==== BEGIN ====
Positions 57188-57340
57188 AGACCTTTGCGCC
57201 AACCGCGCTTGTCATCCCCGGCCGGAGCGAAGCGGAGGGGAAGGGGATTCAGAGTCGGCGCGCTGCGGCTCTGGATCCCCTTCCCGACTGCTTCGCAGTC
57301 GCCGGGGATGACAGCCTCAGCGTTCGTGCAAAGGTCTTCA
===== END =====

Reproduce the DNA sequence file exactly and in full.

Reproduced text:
Positions 57188-57340
57188 AGACCTTTGCGCC
57201 AACCGCGCTTGTCATCCCCGGCCGGAGCGAAGCGGAGGGGAAGGGGATTCAGAGTCGGCGCGCTGCGGCTCTGGATCCCCTTCCCGACTGCTTCGCAGTC
57301 GCCGGGGATGACAGCCTCAGCGTTCGTGCAAAGGTCTTCA